Reloading a save can refund you for those pricey specialization manuals, but the specializations remain unlocked and available. They actually fixed this a few patches back, but fan outcry caused them to change it back.
Winter's Grasp can go off twice in a single cast. This happens at an almost alarming frequency.
Mana Cleanse does the opposite of its description and intent; it replenishes enemy mana to maximum. Later on the same spell branch, Mana Clash deals damage based on the target's total mana. Since most spellcasters have a higher capacity for mana than hit points, topping off their mana before Mana Clashing can be highly lethal. Between these two spells is Spell Might, which amplifies spellpower and makes Mana Clash a pretty brutal attack even on tougher-than-average wizards.
It's possible to double your attribute point increases with the Fade Essence Fonts, and the desire to get these is one of the reasons the level drags on so much. One particular Essence of Cunning can yield a whopping 10 point increase with very rapid right-clicking. The fonts can all be abused in some manner, resulting in potentially twenty or more points... each. Apparently, one player has gotten up to a hundred off a single font.
One sidequest leads your PC to an abandoned, haunted orphanage in the Elven Alienage. A rare glitch can lock you in a windowless room all by your lonesome, complete with blood on the floors and a corpse in the corner. To make matters worse, the background music for this area is made up of children screaming, a sound that persists even if the game is paused. You will have to reset to an earlier save, but your immersion will be amped up.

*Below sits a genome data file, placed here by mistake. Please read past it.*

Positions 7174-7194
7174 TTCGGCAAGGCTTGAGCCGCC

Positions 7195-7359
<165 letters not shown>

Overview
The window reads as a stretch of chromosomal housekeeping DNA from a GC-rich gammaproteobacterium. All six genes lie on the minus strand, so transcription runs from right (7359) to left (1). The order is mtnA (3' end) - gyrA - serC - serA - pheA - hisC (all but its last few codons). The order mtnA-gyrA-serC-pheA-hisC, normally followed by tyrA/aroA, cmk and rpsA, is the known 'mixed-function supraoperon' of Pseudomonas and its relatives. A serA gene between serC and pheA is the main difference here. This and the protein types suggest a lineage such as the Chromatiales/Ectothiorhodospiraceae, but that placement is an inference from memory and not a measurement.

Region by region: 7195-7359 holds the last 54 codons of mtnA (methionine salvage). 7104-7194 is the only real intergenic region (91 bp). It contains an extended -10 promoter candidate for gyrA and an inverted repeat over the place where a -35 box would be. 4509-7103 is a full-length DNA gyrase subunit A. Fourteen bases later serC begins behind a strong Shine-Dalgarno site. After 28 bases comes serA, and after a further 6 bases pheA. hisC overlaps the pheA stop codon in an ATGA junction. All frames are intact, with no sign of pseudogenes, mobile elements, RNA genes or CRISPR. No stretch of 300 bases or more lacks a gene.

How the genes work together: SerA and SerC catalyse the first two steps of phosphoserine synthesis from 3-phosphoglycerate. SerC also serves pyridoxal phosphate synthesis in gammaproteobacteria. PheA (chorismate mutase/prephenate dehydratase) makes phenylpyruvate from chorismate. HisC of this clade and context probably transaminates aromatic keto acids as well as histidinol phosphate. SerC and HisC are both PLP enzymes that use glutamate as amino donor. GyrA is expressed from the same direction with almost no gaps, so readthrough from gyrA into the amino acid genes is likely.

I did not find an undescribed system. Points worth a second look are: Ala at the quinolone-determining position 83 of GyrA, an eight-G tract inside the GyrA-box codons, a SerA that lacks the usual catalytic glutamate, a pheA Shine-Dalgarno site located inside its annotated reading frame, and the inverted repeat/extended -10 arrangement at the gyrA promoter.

It's also even possible to kill and loot Ser Cauthrien for her Cool Sword (complete with Codex entry!) twice. First, kill her at the Arl of Denerim's estate, then allow yourself to be captured by all the archers she brought with her. (Make sure you loot her body before that last happens, though, as you won't ever be able to return here either way.) Then once you go to the Landsmeet proper, there she is again, alive and well. Even if you decapitated her. You can then kill her and loot her a second time, giving you two copies of the Summer Sword.